“The committee’s political temperament becomes less hawkish in 2023. Sensing a window of opportunity closing, this year’s more hawkish voters may seek to do more while they still can, that is, more frontloading,” said BNP Paribas Securities US. economists Carl Riccadonna and Andy Schneider in a report.
The Fed meeting comes just two days before the country receives its next labor market bulletin. Economists predict a slowdown in job growth, but not substantial.
According to Reuters estimates, experts predict 200,000 jobs were added in October, down from job gains of 263,000 in September. (That September figure will likely be revised, though.)
The jobless rate, which fell to 3.5% in September, is expected to rise to 3.6% this month. But that’s still nearly half a century low.
Figures from the Bureau of Labor Statistics count both private sector and government jobs. Another jobs report, from payroll processor ADP, is also due out next week, and this one is for Corporate America only.
According to forecasts, economists expect ADP figures to show a further slowdown in business hiring, with 190,000 jobs added in September from 208,000 a month earlier.
Even if the pace of hiring is starting to slow down, it is clear that the labor market remains tight. Wages rose at an above-average rate, but not as fast as inflation.
The government said in the September jobs report that the average hourly wage had risen by 5% over the past 12 months. The Fed generally prefers to see wage growth in the 2-3% annual range as a sign that inflation is under control.
According to figures released on Friday, the Fed’s preferred measure of inflation, the so-called personal consumption expenditure (PCE) index, showed prices had risen 6.2% in the past 12 months to in September.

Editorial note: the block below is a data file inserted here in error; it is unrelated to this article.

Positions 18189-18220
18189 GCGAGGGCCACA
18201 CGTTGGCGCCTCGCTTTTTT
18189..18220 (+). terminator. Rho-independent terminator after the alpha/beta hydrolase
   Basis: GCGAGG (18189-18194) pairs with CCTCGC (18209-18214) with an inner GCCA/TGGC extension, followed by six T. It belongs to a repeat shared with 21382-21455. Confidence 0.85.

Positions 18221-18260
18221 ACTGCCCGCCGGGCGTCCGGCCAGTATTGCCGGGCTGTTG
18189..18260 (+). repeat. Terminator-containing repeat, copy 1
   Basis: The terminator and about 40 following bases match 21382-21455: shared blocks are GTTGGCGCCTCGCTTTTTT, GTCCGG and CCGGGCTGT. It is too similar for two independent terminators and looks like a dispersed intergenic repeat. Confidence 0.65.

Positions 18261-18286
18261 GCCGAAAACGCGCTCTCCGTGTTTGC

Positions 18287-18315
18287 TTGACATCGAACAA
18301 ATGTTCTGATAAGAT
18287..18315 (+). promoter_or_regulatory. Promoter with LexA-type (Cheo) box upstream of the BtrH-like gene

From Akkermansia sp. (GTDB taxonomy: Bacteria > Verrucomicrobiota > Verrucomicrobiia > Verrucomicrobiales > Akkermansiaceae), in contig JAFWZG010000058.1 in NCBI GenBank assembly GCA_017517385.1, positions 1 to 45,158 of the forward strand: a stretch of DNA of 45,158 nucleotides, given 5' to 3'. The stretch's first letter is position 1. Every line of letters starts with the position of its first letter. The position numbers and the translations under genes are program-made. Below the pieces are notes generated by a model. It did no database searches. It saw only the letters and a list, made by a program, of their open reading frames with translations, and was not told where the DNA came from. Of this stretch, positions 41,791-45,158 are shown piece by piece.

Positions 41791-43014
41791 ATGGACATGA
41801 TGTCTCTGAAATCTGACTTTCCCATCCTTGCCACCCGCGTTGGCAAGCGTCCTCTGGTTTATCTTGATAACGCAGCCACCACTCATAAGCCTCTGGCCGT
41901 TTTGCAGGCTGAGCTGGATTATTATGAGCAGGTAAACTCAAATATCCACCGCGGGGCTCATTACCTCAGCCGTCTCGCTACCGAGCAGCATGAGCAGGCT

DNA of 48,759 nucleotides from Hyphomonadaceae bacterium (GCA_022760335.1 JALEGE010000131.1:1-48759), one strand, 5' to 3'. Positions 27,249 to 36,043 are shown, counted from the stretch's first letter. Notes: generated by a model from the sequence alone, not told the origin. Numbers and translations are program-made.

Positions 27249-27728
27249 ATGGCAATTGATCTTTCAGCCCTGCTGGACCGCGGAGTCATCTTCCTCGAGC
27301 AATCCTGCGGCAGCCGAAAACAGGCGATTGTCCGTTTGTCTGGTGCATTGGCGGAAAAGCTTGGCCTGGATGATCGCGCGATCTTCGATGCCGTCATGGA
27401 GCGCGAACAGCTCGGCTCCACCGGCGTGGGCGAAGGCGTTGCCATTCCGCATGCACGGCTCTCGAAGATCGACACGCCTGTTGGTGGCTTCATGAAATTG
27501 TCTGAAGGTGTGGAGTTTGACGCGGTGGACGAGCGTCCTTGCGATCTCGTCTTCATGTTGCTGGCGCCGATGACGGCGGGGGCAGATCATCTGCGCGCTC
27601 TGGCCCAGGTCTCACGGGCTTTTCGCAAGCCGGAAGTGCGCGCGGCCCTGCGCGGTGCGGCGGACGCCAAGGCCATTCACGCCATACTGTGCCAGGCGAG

A sharper slowdown in wage growth therefore seems unlikely as long as the labor market remains robust and consumer prices continue to rise.
“The pace of hiring is very high, unsustainable and driving up wages and inflation,” economists from The Hamilton Project, a policy research group at the Brookings Institution, said in a recent report.
Monday: EU GDP; Eurozone inflation; revenues from Goodyear (GT), Aflac (AFL) and Avis Budget (CAR)
Tuesday: US ISM manufacturing index; revenues from BP (BP), Pfizer (PFE), Uber (UBER), Eli Lilly (LLY), Fox (FOXA), Prudential (PRU), Mondelez (MDLZ), AIG (AIG), AMD (AMD), Caesars ( CZR), Clorox (CLX) and Electronic Arts (EA)
Wednesday: Fed Rate Decision; ADP jobs report; PMI Germany; revenues from CVS (CVS), Humana (HUM), Paramount, Yum (YUM), Ferrari (RACE), MetLife (MET), Allstate (GER), Qualcomm (QCOM), Booking (BKNG), eBay (EBAY), MGM (MGM), Roku (ROKU) and Etsy (ETSY)
Thursday: Bank of England rate decision; weekly jobless claims in the United States; US ISM services index; revenues from Cigna (CI), ConocoPhillips (COP), Marriott (MAR), Kellogg (K), Moderna (MRNA), Royal Caribbean (RCL), Wayfair (W), owner of CNN Warner Bros. Discovery, Starbucks (SBUX), PayPal (PYPL), Amgen (AMGN) and Block (SQ)
Friday: US jobs report; revenues from Cardinal Health (CAH), Duke Energy (DUK) and Hershey (HSY)